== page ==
Pregnancy ain’t the only thing that can get in the way of being a balls-to-the-wall employee-of-the-month.

  6. Sorry, not 2 days before my due date, 2 days before L. was born. Went home from work on Friday and I was in the hospital and laboring Saturday morning, with L. showing up 51 hours later (he’s a bit shy).

  7. Just FWIW, it isillegal in Canada to ask about marital or family status in a job interview (you also can’t ask about religion, age, and a whole bunch of other no-nos), and illegal to fire someone because of pregnancy.
    I am actually vaguely shocked that youcan ask such things in a job interview in the US; and I’d probably not get hired because I’ve been raised in a culture that believes asking about that kind of thing is way out of bounds, and so if I were ever in that situation, I’d be like, “And what business of yours is that?!”

  8. Exactly Interrobang. One of my manuf contacts is in the Toronto office. She was off for the available year w/her new baby (and her other children and hubs). She came back to her job at the year point rarin’ & ready to go. Her substitute went back to what she did (thankfully, she wasn’t nearly as good as my friend/contact). I am not dating anyone and my kid-having window is shrinking fast – but I found myself envying Canada for having such a policy (let alone their healthcare benes in general).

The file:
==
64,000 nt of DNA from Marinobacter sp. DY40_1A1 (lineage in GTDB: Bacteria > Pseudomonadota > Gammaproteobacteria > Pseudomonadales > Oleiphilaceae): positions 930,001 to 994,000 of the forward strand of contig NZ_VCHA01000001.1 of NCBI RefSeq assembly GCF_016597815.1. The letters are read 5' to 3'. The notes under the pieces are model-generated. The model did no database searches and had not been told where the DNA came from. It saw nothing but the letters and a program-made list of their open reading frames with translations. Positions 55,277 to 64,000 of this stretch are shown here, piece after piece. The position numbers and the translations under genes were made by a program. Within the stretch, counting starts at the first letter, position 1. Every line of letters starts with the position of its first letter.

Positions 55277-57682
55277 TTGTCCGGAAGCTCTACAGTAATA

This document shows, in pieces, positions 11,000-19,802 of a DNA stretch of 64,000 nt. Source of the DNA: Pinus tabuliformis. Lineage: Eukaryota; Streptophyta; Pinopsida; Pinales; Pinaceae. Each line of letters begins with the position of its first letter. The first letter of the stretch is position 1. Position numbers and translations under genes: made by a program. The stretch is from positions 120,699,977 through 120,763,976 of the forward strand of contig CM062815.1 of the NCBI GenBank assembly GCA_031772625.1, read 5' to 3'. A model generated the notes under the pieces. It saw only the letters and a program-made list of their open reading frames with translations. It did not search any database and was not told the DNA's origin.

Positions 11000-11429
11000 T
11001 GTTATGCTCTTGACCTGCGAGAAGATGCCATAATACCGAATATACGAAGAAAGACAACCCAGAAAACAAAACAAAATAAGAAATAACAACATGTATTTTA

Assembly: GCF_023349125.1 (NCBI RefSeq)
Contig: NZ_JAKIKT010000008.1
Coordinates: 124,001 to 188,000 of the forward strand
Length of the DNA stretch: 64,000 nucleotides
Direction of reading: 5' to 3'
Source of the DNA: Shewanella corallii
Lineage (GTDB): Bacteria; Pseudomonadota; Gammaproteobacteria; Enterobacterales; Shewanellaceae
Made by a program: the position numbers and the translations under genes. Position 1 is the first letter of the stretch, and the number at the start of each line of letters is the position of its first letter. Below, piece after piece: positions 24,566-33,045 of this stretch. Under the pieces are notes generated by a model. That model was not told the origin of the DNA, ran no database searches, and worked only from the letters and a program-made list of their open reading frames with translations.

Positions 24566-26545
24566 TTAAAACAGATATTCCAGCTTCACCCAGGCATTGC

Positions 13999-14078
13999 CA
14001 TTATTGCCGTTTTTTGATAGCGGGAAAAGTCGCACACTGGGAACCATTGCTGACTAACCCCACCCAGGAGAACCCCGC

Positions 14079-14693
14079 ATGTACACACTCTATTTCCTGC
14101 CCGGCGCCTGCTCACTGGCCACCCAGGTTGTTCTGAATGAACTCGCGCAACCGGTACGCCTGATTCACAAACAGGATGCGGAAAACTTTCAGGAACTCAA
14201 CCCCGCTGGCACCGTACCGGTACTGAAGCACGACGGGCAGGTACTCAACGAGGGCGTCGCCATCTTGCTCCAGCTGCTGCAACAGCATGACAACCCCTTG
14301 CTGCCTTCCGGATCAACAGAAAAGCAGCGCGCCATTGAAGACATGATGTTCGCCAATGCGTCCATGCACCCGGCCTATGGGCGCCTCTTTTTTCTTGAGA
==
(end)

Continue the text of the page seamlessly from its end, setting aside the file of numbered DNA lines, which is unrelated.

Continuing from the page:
I had a coworker that was out enough as it was even before she got preggers. Whenever she was out ill (or maybe drunk?) I usually had to jump in and scramble. Oh – and then not quite a year later…she just stopped showing up even tho’ she had given a couple of months’ notice. Gee, thanks…

  9. I think we should expand this same reasoning to other protected groups. Companies should be allowed to not hire blacks or jews because of concerns that, if they discriminated against them, they might be subject to lawsuits. And muslim business owners should be allowed to not hire christians…